"I've never seen anything like it in the 22 years I've been involved in athletics," Eastern athletic director Jim Talarico said. "The work and the commitment these girls put in is something special. And people forget that these are 15-, 16-, 17-year-old kids, and they've been under so much pressure the last year. "
Pressure to keep the streak alive and put their school in the national record book.
They seemed immune to the pressure. Despite playing one of the state's most demanding schedules, they kept the streak alive and seemed to thrive on the pressure.
"We not only did this for us, but we did it for all the past players," Missy Walls said. "A lot of them called and wished us good luck yesterday. The players from the past brought us up to this point, and we had to carry it through. "
"We did this for Lori Hillman and Shaun Banta and Rachel Dawson and Amanda McGuckin and all the players who came before us," Bain said. "We did it for them because they're the ones who inspired us. "
Well, Heilig also did a little inspiring of her own.
Known as a disciplinarian who runs tough practices, Heilig could be heard barking out orders as she sucked on a lollipop during yesterday's action.
"Some people think she's too hard on us, but that helps us get through things," Missy Walls said. "She has a very intense way about her, but that just pushes us. "
With shrieks of joy echoing and a few hundred fans applauding, the demanding coach and all her players carried victory flowers and shared hugs and kisses as they celebrated the win. Relatives snapped dozens of photos, and no one - not the players, not the coaches, not the family members or friends - seemed to want to leave Cherokee's soggy field.
You couldn't blame them.
This story was written in 2006 when the
Vikings captured the
crown in NJ's first field hockey Tournament of Champions . . .
|By Bill Iezzi
In a perfect display of poise and patience yesterday at the College of New Jersey, Eastern's Meghan Dawson and Stephanie Carney combined to score the goal that defeated West Essex, 2-1, for the title in the NJSIAA field hockey Tournament of Champions.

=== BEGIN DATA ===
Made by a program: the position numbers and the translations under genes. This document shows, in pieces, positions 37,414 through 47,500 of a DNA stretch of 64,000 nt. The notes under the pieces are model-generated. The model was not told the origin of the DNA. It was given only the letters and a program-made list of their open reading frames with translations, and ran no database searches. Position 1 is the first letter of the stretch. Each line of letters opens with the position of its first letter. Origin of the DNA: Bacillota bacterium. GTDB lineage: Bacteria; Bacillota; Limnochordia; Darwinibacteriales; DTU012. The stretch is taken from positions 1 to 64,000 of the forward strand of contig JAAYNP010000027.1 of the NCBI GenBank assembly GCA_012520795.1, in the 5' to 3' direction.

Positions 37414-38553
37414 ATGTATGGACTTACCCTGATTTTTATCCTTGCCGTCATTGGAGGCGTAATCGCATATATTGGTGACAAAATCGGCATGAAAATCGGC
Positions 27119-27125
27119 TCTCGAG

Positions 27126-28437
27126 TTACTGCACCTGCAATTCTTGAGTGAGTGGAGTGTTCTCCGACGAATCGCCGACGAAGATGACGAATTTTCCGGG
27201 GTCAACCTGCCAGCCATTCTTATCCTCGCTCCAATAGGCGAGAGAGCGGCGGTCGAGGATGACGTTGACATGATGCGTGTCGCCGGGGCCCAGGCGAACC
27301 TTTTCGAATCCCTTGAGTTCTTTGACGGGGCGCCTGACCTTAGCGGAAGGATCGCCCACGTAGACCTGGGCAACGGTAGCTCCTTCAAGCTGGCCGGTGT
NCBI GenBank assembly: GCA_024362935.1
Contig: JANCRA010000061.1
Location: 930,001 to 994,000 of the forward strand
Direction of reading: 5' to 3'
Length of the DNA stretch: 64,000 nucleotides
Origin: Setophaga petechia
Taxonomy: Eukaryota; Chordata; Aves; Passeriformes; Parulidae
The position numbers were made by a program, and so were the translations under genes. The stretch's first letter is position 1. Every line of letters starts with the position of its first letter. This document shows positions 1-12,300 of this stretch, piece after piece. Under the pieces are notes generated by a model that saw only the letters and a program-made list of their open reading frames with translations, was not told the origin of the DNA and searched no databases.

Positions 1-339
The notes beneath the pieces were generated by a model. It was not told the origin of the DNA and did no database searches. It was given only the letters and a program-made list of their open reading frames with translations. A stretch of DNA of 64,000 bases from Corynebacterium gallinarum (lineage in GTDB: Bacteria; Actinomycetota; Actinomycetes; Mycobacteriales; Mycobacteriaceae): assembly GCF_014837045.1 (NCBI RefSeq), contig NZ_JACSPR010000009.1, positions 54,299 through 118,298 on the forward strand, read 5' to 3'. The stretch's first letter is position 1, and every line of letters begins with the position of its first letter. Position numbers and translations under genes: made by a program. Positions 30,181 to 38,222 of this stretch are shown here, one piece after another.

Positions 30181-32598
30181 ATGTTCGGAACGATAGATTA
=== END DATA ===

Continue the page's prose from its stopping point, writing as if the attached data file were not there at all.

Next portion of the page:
Right in front of West Essex goalkeeper Noell Gomez, Dawson calmly pushed the ball from left to right and Carney slapped it in with 6 minutes, 5 seconds remaining in the first half, giving Eastern a 2-0 lead. The play followed up a corner shot, one of nine the Vikings had in the first half.
Carney also scored about four minutes earlier on an assist from freshman forward Kelsey Mitchell in the face of intense pressure by West Essex.
The Knights scored in the second half on a goal by junior forward Giovanna Monaco, but it wasn't enough.
"Poise and patience is representative of our team, but it's even more representative of Stephanie Carney," Eastern coach Danyle Heilig said. "She is a very poised player, not flashy, with a great stick and is somebody who stays in control no matter the situation.
"One of her goals today was to score off that corner, so when it went to her and she scored I know that she felt good. "
Even though both teams were undefeated entering the game and both have reputations for miserly defenses, it was fitting that Eastern, ranked No. 1 by The Inquirer, and seeded first in the tournament, won the first Tournament of Champions. The Vikings had the best record in the state at 24-0 when they won their eighth consecutive state Group 4 title on Nov. 12, and they maintained it in both rounds of this tournament to finish 26-0.
Happy to end their scholastic field hockey careers as part of the first team to win the trophy, seniors Carney, a midfielder, and Dawson, a defender, were just as poised and patient in recounting their goal as they were in scoring it.
"We've worked on that [play] for so long and it was finally coming together, and we knew that it was going to work," Dawson said. "I knew that all I had to do was to give her a good pass and that it would be in. "
Carney added: "You have to be patient, you have to be relaxed but intense at the same time. [Dawson] is a very good defender and she did that really well. "
They did it very well against team with a rich tradition of 15 state titles. For the first 15 minutes of play, the Knights (22-1) took it to Eastern, pushing the Vikings back on their heels.
"One of our goals was to set the tone immediately, and I felt like we felt them out for the first 15 minutes and kind of got a feel for what they were doing," Heilig said. "That's not what I wanted to do, because I think that they're dangerous. We gave them too many opportunities in the first 15 [minutes] and we tried to say, 'OK you know 'em now, let's play. Lets set the tone. ' And I think we did. "
West Essex coach Jill Cosse said that she told her players at intermission to continue working hard because they were getting their opportunities to score but were not capitalizing. The Knights outshot Eastern, 7-4. Eastern's team defense was the difference.
Results of Eastern's Playoffs Through Coach Heilig's 500th Win . . .